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On the Court or Course, Gee Finds His Mark

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Tennis Team Doubles Down in Hunt for CIF Title

A home loss to Sage Hill last Monday did little to tarnish a memorable season for the Laguna Beach High School boys’ tennis team. Its 15-3 overall record is the best under fourth-year coach Don Davis. The team, ranked first in Division 4, open post-season play at home against a to be determined opponent on Wednesday, May 13.

With three freshmen, three sophomores and six juniors on the roster, Davis had to get creative with his line up to find just the right mix of youth and experience. “We don’t have the seniors to look up to, so it’s a young team that’s really had to mature on their own, so to speak,” he said. “But our guys are versatile. They’ve all done real well.”

Gee Seitz

Hayden Seitz, right, waits for Ryan Gee’s serve during the duo’s second round win against Sage Hill’s No. 2 doubles team. Photo by Robert Campbell.

The strength of the Breakers lies in their doubles play. And the top doubles team Ryan Gee and Hayden Seitz set the standard. They played together 13 times in 18 matches, racking up a 36-3 set record. “Our doubles have been real strong for us,” said Davis.

In the five matches they didn’t play together, Seitz went 15-0, partnering with Gee’s younger brother Ethan or Clayton Haines. Gee went 6-0 in two matches as a singles player. He missed the other three matches, exchanging his racket for a bag of clubs to help the Breakers golf team win its first league title in four years.

As good a tennis player as Gee is, his first love was golf, which he took up when he was 7. By the time he was in seventh grade, he was playing tournaments and improving, but had difficulty controlling his emotions on the course. “I was kind of banned from golf by my parents,” he admitted.

An athlete in search of a sport, Gee followed his older brother into tennis. “Tennis is a different animal for me,” he said. And Gee did it well enough to make varsity as a freshman.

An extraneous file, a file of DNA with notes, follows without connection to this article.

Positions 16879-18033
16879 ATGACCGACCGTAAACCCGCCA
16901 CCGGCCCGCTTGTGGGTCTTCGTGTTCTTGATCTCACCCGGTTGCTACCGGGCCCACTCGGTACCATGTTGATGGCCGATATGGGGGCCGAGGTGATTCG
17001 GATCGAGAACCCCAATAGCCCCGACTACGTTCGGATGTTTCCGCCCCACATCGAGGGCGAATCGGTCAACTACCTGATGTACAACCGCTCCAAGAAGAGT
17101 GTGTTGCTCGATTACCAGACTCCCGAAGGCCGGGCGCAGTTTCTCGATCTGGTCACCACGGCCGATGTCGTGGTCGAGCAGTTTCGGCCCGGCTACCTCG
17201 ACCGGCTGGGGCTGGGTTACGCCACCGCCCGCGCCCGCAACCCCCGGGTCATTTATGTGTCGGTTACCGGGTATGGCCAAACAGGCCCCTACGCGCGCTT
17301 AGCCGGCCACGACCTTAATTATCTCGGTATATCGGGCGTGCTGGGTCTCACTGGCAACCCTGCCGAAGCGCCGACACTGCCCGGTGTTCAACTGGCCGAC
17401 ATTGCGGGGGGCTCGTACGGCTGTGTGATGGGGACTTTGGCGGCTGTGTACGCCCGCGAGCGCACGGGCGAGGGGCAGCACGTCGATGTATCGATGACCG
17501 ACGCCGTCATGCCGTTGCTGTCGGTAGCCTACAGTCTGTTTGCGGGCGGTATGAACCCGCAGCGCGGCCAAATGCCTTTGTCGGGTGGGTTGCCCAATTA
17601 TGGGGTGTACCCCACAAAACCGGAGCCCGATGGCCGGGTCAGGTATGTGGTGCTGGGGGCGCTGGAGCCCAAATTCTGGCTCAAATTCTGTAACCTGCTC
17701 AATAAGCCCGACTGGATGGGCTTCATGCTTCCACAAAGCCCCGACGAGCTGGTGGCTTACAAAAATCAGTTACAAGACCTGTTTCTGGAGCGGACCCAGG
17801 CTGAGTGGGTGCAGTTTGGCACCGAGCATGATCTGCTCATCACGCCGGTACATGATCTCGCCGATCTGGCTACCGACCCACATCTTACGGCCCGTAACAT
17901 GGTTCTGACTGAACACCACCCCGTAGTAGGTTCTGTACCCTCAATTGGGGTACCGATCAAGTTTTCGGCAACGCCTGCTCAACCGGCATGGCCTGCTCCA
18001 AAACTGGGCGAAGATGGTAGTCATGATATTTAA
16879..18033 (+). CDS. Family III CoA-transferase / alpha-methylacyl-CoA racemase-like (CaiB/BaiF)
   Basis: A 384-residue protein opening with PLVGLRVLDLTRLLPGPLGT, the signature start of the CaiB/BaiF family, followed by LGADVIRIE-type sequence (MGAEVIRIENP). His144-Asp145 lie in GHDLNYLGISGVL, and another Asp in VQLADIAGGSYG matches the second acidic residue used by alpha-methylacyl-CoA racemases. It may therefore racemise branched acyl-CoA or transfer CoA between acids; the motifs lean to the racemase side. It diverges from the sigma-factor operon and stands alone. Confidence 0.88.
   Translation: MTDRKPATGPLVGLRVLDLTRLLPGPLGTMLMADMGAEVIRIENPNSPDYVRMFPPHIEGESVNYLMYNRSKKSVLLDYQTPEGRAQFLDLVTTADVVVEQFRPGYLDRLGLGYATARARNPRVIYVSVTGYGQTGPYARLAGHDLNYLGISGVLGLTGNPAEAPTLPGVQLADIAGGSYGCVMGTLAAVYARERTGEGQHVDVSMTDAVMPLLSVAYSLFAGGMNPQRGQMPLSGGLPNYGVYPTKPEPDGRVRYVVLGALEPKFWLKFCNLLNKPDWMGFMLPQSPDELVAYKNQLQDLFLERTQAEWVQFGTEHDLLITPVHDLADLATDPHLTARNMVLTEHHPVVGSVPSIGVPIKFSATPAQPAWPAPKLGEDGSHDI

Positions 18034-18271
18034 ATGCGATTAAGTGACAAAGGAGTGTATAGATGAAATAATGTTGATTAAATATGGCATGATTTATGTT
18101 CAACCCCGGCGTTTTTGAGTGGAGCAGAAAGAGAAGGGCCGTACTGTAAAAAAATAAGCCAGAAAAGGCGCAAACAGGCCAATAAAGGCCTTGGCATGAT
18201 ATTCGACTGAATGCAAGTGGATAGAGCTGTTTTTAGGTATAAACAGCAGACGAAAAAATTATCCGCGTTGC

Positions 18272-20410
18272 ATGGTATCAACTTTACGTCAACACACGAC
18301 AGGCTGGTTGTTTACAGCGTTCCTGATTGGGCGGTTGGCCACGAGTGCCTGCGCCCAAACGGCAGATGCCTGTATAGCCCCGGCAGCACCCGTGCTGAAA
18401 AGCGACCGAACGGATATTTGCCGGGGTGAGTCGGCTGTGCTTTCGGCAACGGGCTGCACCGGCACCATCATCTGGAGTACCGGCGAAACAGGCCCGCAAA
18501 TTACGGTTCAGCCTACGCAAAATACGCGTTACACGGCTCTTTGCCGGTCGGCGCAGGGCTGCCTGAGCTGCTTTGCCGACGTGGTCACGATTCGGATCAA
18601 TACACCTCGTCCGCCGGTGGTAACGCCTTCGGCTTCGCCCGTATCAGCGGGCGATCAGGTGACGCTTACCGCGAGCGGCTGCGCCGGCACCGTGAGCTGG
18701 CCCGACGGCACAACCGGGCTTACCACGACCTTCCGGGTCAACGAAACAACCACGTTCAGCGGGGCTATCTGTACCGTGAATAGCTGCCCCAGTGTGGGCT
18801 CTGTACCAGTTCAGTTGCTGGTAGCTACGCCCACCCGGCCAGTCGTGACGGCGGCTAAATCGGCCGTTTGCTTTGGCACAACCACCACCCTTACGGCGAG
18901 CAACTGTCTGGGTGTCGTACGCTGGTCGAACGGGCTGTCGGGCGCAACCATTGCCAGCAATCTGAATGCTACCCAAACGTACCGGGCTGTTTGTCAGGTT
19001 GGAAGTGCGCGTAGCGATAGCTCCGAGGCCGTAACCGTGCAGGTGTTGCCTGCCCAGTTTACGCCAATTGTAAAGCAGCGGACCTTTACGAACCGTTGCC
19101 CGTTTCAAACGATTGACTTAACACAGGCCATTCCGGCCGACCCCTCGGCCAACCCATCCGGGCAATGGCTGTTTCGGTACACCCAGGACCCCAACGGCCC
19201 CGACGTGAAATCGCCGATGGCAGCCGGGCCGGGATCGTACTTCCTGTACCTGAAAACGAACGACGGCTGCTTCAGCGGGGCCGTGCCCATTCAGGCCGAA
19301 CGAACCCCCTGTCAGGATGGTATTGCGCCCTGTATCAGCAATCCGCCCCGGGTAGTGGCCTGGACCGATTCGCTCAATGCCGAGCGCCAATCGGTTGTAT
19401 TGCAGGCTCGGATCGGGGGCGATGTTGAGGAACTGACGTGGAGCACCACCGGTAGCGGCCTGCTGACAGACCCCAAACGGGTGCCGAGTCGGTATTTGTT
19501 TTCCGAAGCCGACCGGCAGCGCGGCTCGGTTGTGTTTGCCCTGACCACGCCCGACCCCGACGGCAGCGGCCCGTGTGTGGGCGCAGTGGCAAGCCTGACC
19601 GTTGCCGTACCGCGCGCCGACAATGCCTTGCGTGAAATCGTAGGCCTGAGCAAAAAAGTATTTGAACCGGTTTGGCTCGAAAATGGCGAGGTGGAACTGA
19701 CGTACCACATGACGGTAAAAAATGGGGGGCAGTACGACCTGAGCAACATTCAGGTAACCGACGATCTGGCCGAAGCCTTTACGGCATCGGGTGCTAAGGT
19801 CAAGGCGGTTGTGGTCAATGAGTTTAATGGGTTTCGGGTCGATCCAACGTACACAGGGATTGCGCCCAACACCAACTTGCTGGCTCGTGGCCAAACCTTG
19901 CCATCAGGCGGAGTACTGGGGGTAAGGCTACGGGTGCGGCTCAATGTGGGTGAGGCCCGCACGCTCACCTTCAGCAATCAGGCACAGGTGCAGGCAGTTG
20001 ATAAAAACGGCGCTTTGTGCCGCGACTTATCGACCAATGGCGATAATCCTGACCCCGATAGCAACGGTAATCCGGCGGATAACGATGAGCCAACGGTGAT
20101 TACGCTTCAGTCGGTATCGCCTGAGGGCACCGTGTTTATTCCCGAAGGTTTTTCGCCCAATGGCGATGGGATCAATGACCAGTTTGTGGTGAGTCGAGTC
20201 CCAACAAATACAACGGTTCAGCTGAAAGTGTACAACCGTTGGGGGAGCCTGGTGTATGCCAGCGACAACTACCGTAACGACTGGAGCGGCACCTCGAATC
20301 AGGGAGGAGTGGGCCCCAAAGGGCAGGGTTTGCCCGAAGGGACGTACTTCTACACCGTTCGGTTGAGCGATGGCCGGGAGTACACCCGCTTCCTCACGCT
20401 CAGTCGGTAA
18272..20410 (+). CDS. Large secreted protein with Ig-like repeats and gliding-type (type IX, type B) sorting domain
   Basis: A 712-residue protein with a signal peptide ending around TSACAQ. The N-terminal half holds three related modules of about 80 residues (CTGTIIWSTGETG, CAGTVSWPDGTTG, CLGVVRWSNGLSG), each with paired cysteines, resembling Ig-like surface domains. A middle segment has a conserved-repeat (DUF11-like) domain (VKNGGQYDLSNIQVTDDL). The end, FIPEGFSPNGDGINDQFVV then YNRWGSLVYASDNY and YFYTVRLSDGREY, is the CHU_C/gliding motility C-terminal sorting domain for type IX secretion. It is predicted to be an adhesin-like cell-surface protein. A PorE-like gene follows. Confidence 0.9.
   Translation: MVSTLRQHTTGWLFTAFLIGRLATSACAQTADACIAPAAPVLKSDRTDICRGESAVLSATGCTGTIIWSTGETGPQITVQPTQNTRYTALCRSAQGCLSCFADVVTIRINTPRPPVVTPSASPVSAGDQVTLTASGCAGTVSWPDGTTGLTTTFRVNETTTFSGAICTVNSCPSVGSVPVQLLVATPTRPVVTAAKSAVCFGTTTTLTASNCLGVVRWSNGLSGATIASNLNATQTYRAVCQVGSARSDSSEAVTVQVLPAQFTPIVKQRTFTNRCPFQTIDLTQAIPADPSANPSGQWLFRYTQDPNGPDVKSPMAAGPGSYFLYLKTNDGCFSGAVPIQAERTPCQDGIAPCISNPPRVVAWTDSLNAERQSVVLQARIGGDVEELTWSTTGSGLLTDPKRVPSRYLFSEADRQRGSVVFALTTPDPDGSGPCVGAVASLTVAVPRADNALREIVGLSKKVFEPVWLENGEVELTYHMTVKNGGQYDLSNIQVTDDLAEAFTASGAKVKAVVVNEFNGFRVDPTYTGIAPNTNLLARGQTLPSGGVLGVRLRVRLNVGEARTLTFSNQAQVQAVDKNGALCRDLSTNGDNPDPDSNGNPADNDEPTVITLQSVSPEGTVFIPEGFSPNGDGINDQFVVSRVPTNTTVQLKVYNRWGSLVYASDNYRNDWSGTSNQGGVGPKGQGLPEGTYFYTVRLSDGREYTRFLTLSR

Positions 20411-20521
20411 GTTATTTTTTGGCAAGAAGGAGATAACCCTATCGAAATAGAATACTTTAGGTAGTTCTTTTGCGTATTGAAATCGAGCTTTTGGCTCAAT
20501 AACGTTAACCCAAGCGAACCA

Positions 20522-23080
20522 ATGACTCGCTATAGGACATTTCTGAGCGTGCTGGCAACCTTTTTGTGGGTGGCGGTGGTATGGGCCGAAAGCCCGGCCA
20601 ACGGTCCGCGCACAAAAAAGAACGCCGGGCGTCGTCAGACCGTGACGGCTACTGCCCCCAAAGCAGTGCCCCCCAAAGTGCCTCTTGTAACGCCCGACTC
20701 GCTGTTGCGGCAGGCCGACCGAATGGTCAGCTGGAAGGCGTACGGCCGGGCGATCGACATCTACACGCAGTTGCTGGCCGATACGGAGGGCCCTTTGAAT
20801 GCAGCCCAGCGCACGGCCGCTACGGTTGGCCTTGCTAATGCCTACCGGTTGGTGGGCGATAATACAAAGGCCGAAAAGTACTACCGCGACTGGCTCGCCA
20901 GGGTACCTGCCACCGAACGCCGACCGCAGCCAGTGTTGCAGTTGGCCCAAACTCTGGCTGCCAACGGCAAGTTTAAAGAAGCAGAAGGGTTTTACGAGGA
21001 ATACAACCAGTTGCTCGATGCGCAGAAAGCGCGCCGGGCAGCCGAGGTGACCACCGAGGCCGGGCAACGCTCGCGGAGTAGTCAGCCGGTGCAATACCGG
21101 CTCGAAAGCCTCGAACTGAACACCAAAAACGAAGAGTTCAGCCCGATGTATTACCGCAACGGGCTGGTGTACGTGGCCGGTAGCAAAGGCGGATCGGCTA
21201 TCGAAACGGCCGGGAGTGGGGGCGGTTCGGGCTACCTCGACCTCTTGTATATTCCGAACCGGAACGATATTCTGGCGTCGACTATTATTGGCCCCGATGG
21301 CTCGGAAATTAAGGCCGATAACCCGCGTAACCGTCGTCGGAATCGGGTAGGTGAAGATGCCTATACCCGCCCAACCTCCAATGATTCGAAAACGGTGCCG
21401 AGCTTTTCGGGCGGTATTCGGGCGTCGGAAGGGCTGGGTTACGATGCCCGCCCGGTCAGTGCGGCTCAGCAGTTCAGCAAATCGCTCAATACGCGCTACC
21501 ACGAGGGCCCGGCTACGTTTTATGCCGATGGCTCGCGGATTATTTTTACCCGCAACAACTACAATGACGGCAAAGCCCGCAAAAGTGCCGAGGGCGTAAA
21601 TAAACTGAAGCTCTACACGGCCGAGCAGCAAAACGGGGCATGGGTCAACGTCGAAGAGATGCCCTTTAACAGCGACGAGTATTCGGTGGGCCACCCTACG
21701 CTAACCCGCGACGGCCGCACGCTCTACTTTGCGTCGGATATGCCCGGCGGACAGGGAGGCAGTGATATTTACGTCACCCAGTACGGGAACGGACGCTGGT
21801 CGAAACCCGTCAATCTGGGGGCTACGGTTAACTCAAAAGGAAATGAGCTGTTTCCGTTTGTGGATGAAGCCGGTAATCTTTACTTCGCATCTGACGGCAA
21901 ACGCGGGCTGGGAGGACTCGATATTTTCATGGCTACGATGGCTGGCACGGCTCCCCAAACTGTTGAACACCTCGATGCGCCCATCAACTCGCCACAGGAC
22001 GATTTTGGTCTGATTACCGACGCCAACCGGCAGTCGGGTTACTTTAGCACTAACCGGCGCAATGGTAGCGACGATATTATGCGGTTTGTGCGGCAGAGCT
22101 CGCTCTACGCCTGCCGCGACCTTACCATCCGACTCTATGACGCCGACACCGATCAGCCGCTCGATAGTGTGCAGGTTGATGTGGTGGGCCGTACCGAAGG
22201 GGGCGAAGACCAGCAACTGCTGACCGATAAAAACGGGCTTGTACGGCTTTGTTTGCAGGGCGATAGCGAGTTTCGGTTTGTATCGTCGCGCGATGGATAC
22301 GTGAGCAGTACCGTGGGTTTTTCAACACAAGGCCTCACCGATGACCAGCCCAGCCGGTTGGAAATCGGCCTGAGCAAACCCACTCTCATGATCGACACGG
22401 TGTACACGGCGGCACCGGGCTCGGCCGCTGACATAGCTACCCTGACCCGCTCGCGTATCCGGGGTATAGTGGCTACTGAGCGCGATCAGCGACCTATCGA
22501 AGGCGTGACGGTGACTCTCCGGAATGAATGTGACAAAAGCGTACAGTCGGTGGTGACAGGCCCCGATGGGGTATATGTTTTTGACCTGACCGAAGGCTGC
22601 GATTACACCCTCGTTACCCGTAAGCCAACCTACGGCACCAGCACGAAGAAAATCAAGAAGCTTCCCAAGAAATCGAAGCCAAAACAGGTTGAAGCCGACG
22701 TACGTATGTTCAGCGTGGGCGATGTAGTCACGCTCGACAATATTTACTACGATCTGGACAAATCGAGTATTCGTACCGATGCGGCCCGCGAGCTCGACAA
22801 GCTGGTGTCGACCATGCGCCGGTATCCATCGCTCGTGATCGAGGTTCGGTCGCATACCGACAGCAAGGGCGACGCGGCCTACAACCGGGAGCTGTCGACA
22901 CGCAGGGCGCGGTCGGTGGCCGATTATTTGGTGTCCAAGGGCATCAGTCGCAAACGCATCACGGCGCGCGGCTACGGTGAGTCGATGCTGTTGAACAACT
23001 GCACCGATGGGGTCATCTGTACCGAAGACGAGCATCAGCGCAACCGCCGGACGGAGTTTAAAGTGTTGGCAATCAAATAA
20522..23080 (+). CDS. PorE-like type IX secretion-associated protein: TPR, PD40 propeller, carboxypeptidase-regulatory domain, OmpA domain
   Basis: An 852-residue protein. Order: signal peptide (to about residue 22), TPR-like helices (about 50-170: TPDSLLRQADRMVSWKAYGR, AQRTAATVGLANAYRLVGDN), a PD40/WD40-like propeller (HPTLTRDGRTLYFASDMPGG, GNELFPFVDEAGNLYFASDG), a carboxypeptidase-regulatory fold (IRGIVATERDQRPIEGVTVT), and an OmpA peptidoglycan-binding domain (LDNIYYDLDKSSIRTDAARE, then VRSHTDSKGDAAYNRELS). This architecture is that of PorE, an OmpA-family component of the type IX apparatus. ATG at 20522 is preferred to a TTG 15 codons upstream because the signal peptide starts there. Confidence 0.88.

Now a junior, Gee saw an opportunity to return to his first love and help the golf team win a league title this season. So for two months after school, with the support of Davis and golf Coach Scott Finn, Gee was either on the court or on the course.

As the defending league champ in singles, Gee was committed to tennis. So when the schedules of the two sports overlapped, which they did on nine occasions, Gee played tennis six times and golf three.

The three tennis matches he missed were all against league opponents, which the Breakers won easily. On the other hand, the golf team might not have finished 12-3 overall and 9-0 in league without Gee’s help. “[Gee’s] been playing some really pivotal matches for us and been putting up some good scores,” said Finn.

The sport that once drove him to fits “became a stress reliever” for Gee this season when he began to feel the pressure of CIF expectations for the top-ranked tennis team. “I like [golf] a lot more than in my tournament days,” he said.

Behind the doubles play of juniors Gee, Seitz, and Haines, and sophomores Zack Washer and Tristan Krogius, as well as freshman singles player Charles Keller, the Breakers have a good shot of getting to CIF finals, where they will most likely meet second-ranked Redlands.

 

 

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